Luis Rondon Paz
HAVANA TIMES — Obama’s speech at Havana’s Gran Teatro, a stone’s throw away from the “Capitolio” Capital Building replica in Cuba, is without a doubt a historical event for both countries. Access to an area spanning 2 kilometers from the venue had been restricted, but that was to be expected.
Since I got there late, I obviously was not allowed to enter the Parque Central Hotel, where the Paz Communications team was working, so I made use of the time taking some pictures and shooting some videos of the surroundings to capture what was going on in Havana minutes before the speech by the US president.
The speech was objective, transparent and eloquent. Without a doubt, he earned the position of president of the world’s most powerful country fairly. Personally, it moved me to the depths of my being, for I have suffered the differences between the two countries directly: the indoctrination at my primary school, where they tried to teach me that all Americans were bad, then nearly all of my primary school friends leaving the country in an avalanche, two of my sisters leaving the country, lack of communication with the outside world, poverty and terrible food throughout the Special Period, my desperate need to flee Cuba, the feeling of impotence in seeing how hard one works and what little one gets, the resignation, the pain of living in a country that discriminates against me for being different, frustrated love, and many other memories and feelings that came to me while hearing Obama’s words.
I wasn’t able to hold back the tears when I heard him pronounce such words as “the future of Cuba has to be in the hands of Cubans,” his faith in the new generations, in Cuba’s youth, and my own hopes of building a freer, more equitable and truly just Cuba.
Once again, I was able to confirm that having decided to stay in Cuba at the age of 24 and, sometime later, out of conviction, to have devoted my life to activism, was not a mistake. No one had explained this to me, but I felt that change had to begin inside me, as a sexual minority and as a key link in the process of empowering citizens. This feeling was reaffirmed again on hearing Obama’s address.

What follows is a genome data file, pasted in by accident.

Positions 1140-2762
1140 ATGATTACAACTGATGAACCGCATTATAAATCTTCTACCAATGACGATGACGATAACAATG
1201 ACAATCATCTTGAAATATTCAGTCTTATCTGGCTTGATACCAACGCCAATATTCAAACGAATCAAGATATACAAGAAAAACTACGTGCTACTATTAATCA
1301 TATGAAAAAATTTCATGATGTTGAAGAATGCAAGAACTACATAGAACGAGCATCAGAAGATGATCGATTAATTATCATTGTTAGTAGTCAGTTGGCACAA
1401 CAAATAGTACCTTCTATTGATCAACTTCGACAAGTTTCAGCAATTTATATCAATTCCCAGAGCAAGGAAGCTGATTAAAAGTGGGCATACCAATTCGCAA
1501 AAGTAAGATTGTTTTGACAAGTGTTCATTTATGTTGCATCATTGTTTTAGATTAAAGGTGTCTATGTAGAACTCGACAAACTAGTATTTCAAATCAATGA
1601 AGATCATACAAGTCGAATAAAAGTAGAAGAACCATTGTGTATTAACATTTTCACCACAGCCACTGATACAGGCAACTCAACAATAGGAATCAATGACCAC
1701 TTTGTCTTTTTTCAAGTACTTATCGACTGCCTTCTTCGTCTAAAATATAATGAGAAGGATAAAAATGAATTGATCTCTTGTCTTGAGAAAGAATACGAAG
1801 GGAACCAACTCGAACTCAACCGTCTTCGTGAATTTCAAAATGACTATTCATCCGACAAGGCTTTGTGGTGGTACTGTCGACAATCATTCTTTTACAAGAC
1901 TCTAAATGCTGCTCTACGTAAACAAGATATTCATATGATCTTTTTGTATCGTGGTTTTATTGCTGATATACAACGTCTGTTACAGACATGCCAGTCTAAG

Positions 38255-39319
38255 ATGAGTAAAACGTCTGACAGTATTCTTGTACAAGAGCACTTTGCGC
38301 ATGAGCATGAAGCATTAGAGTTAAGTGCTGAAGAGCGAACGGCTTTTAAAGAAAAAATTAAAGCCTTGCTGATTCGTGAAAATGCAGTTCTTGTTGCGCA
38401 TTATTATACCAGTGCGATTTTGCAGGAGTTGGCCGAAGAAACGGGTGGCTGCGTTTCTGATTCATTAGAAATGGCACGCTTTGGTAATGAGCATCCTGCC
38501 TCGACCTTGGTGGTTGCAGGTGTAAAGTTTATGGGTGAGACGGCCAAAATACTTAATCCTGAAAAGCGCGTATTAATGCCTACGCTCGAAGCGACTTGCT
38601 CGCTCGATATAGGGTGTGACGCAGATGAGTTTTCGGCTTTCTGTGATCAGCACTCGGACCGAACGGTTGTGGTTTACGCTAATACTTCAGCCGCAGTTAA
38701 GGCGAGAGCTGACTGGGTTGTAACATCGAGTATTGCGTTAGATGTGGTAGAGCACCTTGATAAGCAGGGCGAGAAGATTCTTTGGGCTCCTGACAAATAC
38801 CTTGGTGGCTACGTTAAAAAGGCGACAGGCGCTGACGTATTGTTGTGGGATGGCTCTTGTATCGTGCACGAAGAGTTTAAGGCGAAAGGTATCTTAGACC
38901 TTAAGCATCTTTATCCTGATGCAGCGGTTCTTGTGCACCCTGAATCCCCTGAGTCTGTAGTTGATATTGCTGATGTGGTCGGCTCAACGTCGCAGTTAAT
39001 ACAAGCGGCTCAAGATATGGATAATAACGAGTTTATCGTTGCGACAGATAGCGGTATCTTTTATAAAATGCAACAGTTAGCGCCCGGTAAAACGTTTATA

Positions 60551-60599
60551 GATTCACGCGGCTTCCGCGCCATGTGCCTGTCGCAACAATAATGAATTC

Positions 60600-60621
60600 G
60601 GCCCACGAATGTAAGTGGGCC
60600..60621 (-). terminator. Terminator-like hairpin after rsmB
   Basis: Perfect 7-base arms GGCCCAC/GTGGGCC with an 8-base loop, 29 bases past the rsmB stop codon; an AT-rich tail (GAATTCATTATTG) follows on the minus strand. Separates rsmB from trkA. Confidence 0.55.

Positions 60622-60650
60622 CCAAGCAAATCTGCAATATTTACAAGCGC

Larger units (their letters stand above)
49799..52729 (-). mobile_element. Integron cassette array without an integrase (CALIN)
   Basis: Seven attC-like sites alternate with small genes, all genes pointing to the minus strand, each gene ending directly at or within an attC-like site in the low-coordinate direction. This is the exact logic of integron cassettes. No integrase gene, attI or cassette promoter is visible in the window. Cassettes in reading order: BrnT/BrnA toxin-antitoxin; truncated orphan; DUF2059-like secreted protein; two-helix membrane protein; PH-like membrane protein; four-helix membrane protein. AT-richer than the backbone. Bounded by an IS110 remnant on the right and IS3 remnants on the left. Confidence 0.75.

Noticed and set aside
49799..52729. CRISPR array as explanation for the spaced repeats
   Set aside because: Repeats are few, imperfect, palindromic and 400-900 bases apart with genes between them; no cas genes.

I believe we will soon see more employment opportunities and that we will be able to travel to the United States more easily, to study, work and contribute to improving the quality of life of Cubans. Perhaps, we won´t even have to consider going after the American Dream, because life will be better in my own country.
I feel that the ball is now on the side of the court of Raul Castro and the Cuban government. There was total frankness on Obama’s part. All we need is for my country to become involved in the matter and to become more open to participative democracy, to trust the society it has educated for over 50 years.
It’s time for citizens to become more directly involved in the country’s development, to promote the rule of law and real justice for everyone. Of course, we don’t need anyone to tell us what to do, but we need to have enough political maturity to listen to what others think, respecting differences and being able to take the best from those who have a democratic system different from Cuba’s, a mechanism I feel should continue to change to address the needs of the new generations and changes worldwide.